4298  </list>
     4299</t>
     4300<t>
     4301  <iref item="gateway"/>
     4302  <x:dfn>gateway</x:dfn>
     4303  <list>
     4304    <t>
     4305      A server which acts as an intermediary for some other server.
     4306      Unlike a proxy, a gateway receives requests as if it were the
     4307      origin server for the requested resource; the requesting client
     4308      may not be aware that it is communicating with a gateway.
     4309    </t>
     4310  </list>
     4311</t>
     4312<t>
     4313  <iref item="tunnel"/>
     4314  <x:dfn>tunnel</x:dfn>
     4315  <list>
     4316    <t>
     4317      An intermediary program which is acting as a blind relay between
     4318      two connections. Once active, a tunnel is not considered a party
     4319      to the HTTP communication, though the tunnel may have been
     4320      initiated by an HTTP request. The tunnel ceases to exist when both
     4321      ends of the relayed connections are closed.
     4322    </t>
     4323  </list>
     4324</t>
     4325<t>
     4326  <iref item="cache"/>
     4327  <x:dfn>cache</x:dfn>
     4328  <list>
     4329    <t>
     4330      A program's local store of response messages and the subsystem
     4331      that controls its message storage, retrieval, and deletion. A
     4332      cache stores cacheable responses in order to reduce the response
     4333      time and network bandwidth consumption on future, equivalent
     4334      requests. Any client or server may include a cache, though a cache
     4335      cannot be used by a server that is acting as a tunnel.
     4336    </t>
     4337  </list>
     4338</t>
     4339<t>
     4340  <iref item="cacheable"/>
     4341  <x:dfn>cacheable</x:dfn>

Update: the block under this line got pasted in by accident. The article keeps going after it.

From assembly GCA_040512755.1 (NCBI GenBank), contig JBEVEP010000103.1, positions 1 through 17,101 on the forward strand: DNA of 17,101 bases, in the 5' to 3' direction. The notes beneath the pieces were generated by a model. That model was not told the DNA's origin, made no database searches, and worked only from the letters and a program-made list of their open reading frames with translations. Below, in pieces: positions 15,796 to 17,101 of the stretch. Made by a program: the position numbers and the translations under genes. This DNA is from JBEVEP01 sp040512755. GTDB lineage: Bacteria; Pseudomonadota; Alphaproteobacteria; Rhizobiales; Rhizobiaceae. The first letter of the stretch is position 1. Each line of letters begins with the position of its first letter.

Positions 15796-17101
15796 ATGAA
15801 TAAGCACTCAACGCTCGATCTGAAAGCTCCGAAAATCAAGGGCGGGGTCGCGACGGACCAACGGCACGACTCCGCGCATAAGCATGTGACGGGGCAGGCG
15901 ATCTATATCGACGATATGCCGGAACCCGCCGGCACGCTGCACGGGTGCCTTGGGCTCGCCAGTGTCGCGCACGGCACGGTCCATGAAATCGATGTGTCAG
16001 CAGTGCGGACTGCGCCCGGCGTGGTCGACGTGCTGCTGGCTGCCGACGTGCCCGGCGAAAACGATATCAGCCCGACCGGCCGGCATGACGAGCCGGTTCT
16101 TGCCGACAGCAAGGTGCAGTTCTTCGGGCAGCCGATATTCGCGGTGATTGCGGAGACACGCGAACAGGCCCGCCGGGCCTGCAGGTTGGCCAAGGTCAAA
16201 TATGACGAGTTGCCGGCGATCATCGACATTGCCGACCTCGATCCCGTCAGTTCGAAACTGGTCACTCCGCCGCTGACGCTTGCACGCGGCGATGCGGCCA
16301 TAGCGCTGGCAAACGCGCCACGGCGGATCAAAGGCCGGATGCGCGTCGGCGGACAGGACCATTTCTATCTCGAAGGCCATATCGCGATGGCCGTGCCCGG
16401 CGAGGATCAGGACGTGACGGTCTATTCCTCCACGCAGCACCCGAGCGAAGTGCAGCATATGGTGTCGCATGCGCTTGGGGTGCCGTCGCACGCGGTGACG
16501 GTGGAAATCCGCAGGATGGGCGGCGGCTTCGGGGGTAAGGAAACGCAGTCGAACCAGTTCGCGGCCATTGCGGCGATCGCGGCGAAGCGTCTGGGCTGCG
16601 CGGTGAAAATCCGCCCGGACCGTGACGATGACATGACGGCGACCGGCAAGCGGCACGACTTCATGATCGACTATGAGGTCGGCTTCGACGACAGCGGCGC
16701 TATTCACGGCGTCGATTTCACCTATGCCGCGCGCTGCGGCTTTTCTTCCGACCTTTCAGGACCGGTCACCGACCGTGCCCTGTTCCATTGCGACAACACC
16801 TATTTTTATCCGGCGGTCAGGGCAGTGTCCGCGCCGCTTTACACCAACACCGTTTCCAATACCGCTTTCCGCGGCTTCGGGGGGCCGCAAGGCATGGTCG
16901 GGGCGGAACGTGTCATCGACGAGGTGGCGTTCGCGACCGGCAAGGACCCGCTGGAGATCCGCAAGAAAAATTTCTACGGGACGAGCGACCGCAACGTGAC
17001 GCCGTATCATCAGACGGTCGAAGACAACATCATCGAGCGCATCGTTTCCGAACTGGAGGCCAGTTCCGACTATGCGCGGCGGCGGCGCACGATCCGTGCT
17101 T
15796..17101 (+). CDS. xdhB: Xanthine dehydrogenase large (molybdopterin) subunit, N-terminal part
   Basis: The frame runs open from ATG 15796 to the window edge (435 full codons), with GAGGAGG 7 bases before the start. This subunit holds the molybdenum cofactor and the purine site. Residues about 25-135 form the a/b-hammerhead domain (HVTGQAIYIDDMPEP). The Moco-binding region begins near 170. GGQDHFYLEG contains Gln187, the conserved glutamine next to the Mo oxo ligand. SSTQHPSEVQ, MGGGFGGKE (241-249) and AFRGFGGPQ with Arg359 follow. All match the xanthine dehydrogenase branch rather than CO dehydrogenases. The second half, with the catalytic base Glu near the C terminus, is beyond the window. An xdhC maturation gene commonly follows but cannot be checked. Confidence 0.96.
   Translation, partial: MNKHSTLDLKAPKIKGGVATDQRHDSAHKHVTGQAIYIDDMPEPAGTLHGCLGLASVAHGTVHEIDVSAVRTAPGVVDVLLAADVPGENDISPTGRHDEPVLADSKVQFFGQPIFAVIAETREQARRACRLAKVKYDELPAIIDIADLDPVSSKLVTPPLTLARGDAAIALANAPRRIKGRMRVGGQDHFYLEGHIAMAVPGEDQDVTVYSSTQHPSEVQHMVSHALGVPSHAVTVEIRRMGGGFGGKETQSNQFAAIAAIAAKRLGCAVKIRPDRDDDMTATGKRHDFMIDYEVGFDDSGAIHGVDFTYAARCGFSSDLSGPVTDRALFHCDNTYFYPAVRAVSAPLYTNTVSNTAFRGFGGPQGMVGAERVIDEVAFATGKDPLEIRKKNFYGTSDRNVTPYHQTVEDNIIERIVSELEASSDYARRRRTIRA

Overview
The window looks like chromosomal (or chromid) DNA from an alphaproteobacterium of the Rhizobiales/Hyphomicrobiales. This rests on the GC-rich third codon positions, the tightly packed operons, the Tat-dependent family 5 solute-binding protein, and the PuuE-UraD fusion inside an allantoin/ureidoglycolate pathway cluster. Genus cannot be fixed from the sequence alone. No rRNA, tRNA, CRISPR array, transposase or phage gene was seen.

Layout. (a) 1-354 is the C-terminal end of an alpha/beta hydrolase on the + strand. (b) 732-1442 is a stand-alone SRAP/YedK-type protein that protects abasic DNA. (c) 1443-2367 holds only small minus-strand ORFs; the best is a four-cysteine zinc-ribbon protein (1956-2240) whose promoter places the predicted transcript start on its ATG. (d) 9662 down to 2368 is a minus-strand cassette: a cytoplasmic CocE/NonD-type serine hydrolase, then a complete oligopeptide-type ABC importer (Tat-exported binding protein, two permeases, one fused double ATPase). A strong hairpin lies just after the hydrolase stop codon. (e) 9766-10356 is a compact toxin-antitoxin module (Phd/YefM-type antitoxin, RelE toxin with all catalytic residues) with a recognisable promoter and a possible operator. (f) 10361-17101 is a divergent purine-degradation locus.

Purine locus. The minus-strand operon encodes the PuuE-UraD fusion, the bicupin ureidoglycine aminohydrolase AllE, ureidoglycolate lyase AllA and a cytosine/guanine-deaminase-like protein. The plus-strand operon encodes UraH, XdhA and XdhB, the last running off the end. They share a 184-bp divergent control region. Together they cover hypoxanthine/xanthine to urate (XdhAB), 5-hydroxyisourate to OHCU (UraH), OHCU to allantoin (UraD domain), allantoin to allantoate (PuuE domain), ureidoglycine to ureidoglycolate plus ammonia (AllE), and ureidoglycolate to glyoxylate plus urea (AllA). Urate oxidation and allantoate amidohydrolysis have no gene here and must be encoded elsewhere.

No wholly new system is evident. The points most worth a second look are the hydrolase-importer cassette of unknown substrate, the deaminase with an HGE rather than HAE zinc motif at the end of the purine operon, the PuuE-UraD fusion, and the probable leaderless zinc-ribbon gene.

4342  <list>
     4343    <t>
     4344      A response is cacheable if a cache is allowed to store a copy of
     4345      the response message for use in answering subsequent requests. The
     4346      rules for determining the cacheability of HTTP responses are
     4347      defined in &caching;. Even if a resource is cacheable, there may
     4348      be additional constraints on whether a cache can use the cached
     4349      copy for a particular request.
     4350    </t>
     4351  </list>
     4352</t>
     4353<t>
     4354  <iref item="upstream"/>
     4355  <iref item="downstream"/>
     4356  <x:dfn>upstream</x:dfn>/<x:dfn>downstream</x:dfn>
     4357  <list>
     4358    <t>
     4359      Upstream and downstream describe the flow of a message: all
     4360      messages flow from upstream to downstream.
     4361    </t>
     4362  </list>
     4363</t>
     4364<t>
     4365  <iref item="inbound"/>
     4366  <iref item="outbound"/>
     4367  <x:dfn>inbound</x:dfn>/<x:dfn>outbound</x:dfn>
     4368  <list>
     4369    <t>
     4370      Inbound and outbound refer to the request and response paths for
     4371      messages: "inbound" means "traveling toward the origin server",
     4372      and "outbound" means "traveling toward the user agent"
     4373    </t>
     4374  </list>
     4375</t>
     4376</section>
     4377
    43784378<section title="Change Log (to be removed by RFC Editor before publication)" anchor="change.log">
    43794379